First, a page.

Op-Ed: 2010 legislative session had some hits, misses
Thank you to everyone who called and wrote us during the legislative session. Your input is always incredibly valuable. In this column, we will give you a brief rundown on the 2010 legislative session, tax increases and some local legislation that passed. However, you are always welcome to contact our district offices for further information and assistance.
This year, there were areas of strong bipartisan agreement – such as the opposition to the nearly $800 million tax package and the “no-reforms” budget. Unfortunately, when it came to the pro-jobs legislative agenda we proposed, the majority party did not see fit to lend their support to pass it.
During the regular 60-day session, the majority party overturned the voter-approved Taxpayer Protection Act (Initiative 960), allowing a simple majority vote of the Legislature to increase taxes. We believe I-960 was one way to ensure bipartisan work on the budget situation, but once it was undone all talks of spending reforms were ended. We joined the bipartisan opposition to repealing I-960.
After a tax-increase stand-off between the House and Senate, the governor called a 30-day special session to allow Democrats more time to decide on tax increases. By April 13, the majority party passed a nearly $800 million tsunami of tax increases while refusing to make any substantial reforms to government operations and spending. In fact, state spending was reduced by less than 1 percent over last year’s budget. Families in this economy would be ecstatic if they only had to trim their household budgets by 1 percent. In all, the largest solution to the $2.8 billion spending gap was tax increases.
To us, the budget was a missed opportunity to reform and restructure government programs and spending. By focusing on priorities of government, such as education and public safety, we could have made big steps toward stopping the wave of debt created by years of overspending and relying on more than $5 billion in one-time federal bailout money to balance the budget.
On a positive note, there were some good local measures that passed. One was a bill to help local farmers by revising rules around farmers markets. House Bill 2402 will allow non-profit organizations and churches to retain their property tax exemptions when loaning or renting out their property to qualified farmers markets for up to 53 days per year, as opposed to the law’s previous 15-day time limit.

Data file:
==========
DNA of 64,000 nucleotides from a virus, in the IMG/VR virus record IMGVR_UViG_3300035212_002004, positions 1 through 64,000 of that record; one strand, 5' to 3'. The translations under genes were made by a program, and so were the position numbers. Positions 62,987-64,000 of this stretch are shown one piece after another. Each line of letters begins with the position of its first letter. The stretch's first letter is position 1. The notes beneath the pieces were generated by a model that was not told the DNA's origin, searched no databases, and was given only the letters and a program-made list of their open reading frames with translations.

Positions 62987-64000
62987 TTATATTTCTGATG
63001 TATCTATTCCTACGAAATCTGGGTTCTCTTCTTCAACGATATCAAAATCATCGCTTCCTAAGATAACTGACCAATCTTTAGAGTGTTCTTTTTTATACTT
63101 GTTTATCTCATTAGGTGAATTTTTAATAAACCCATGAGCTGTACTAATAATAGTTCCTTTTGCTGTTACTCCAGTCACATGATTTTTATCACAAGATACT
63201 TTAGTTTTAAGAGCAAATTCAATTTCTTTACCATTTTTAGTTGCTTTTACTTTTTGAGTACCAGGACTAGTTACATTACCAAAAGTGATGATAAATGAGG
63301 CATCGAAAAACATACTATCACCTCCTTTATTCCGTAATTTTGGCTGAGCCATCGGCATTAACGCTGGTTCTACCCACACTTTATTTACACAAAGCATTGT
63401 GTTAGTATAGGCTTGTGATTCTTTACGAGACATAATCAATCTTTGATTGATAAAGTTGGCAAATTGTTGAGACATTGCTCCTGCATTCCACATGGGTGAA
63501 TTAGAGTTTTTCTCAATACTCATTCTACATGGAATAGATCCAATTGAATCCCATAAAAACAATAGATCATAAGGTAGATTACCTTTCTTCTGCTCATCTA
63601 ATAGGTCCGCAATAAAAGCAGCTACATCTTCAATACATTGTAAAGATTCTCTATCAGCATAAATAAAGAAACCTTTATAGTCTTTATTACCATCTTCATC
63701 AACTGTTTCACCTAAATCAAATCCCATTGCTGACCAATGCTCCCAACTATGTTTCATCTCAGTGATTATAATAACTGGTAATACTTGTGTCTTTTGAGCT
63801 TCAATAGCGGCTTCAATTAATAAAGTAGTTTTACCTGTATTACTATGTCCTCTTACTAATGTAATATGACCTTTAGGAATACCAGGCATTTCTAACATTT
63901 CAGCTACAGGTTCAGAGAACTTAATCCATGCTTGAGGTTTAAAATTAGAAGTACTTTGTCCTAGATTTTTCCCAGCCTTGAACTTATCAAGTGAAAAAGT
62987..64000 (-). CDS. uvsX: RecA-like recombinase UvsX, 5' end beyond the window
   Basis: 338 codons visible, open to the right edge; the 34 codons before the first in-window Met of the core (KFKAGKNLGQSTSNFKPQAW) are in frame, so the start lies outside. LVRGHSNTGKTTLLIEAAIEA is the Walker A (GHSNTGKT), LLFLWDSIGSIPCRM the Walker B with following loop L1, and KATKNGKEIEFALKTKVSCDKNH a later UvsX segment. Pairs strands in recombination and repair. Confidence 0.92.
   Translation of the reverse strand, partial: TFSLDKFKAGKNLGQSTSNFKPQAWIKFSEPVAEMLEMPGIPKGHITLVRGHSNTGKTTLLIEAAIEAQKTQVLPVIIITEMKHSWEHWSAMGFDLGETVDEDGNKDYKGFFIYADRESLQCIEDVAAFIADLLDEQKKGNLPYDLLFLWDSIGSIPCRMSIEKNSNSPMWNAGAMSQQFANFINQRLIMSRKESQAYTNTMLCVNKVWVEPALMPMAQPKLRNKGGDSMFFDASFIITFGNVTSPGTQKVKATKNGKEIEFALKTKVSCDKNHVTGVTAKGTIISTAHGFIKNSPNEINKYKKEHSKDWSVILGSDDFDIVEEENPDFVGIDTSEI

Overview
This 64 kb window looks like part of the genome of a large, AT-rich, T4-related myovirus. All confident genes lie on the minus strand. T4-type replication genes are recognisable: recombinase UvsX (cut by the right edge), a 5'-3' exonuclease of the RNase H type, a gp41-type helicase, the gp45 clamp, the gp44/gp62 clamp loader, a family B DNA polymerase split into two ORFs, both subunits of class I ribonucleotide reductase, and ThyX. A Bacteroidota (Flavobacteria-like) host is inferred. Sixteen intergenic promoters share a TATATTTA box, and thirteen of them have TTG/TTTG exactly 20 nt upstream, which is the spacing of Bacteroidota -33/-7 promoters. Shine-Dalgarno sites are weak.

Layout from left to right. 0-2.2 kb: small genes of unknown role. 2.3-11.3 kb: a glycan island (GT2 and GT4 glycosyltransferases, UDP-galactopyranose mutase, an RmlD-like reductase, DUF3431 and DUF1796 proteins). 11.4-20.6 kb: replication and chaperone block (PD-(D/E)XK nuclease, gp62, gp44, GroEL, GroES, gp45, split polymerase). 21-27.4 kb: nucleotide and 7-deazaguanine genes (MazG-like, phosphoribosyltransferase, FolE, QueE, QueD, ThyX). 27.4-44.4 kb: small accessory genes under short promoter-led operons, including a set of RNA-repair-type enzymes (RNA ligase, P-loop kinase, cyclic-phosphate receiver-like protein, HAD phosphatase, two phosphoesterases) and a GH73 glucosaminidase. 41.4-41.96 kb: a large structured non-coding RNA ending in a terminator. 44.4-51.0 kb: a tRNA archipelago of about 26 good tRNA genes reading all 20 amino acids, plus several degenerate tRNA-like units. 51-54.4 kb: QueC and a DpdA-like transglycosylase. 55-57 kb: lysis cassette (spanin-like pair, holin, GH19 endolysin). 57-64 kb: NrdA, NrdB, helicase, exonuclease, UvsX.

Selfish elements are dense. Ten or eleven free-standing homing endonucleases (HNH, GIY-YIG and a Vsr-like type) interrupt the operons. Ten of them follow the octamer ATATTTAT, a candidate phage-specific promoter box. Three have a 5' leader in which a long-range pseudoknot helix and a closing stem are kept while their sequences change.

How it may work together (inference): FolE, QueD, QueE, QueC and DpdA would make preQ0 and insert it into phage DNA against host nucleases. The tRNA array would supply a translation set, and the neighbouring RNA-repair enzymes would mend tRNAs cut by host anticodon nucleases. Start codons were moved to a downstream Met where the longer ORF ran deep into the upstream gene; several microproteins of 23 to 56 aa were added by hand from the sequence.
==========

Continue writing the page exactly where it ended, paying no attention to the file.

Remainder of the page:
Working with Republican and Democrat colleagues, Rep. Short was able to amend her bill (House Bill 2439) onto House Bill 2402 and helped guide the legislation through the process. With local economies continuing to struggle, and with families trying to keep food on the table, farmers markets are playing a more vital role for both. Farmers markets are also becoming an important tool for local farmers to sell and market their produce.
Another victory is House Bill 2925, which finally ends the stalemate between Seattle City Light and Pend Oreille County over the Boundary Dam lease. The major sticking point was lease payments were not keeping pace with the rising value of property and energy production. This measure addresses the financial impact of hydroelectric energy facilities and generation in counties, specifically Pend Oreille County. The legislation increases lease payments to ensure they are up-to-date to reflect today’s costs to counties that site facilities or already operate one.
With roughly 400 bills passed this year, we encourage you to contact our offices if you have additional questions or would like more information on the budget and new and increased taxes. We work for you and your feedback is always welcome and appreciated.
Reps. Joel Kretz and Shelly Short represent the 7th Legislative District, which includes Ferry, Stevens, Pend Oreille, Lincoln and parts of Okanogan and Spokane counties. Kretz can be reached at (509) 826-7203 or Kretz.Joel@leg.wa.gov. Short can be reached at (509) 775-8047 or Short.Shelly@leg.wa.gov.